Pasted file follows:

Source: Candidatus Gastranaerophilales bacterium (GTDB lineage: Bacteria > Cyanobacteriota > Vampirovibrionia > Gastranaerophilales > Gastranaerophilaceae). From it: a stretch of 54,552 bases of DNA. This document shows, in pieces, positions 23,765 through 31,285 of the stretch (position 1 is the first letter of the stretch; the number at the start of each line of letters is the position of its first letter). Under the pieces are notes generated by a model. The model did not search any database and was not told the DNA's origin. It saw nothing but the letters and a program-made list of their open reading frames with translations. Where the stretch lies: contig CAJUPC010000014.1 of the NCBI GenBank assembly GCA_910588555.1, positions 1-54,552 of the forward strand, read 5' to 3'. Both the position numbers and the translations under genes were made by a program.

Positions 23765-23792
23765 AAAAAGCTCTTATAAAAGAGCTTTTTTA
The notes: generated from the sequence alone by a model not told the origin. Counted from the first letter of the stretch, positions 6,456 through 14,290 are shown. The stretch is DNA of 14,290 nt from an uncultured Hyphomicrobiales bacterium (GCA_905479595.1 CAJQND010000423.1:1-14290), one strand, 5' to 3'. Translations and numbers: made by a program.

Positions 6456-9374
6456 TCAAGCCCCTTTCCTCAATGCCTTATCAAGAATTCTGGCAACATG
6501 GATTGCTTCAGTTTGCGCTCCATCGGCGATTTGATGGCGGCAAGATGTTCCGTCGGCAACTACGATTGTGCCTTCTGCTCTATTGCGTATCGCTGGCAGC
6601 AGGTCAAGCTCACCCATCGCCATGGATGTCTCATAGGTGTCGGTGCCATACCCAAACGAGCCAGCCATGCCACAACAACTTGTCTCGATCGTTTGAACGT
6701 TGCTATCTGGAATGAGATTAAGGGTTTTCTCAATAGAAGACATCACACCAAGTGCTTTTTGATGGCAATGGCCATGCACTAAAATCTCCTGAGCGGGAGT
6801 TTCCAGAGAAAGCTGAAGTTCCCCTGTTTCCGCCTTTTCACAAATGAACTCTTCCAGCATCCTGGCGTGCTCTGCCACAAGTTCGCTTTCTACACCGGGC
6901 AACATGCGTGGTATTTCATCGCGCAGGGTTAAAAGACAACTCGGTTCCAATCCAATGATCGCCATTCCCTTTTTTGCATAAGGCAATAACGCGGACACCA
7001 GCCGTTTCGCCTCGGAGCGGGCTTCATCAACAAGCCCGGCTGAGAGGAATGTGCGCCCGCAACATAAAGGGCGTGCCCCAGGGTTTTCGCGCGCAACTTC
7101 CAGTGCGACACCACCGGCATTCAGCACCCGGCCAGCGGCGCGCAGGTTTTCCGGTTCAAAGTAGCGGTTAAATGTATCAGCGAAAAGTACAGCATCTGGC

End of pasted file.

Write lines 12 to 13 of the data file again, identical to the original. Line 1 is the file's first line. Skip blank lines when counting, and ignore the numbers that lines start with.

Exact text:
7001 GCCGTTTCGCCTCGGAGCGGGCTTCATCAACAAGCCCGGCTGAGAGGAATGTGCGCCCGCAACATAAAGGGCGTGCCCCAGGGTTTTCGCGCGCAACTTC
7101 CAGTGCGACACCACCGGCATTCAGCACCCGGCCAGCGGCGCGCAGGTTTTCCGGTTCAAAGTAGCGGTTAAATGTATCAGCGAAAAGTACAGCATCTGGC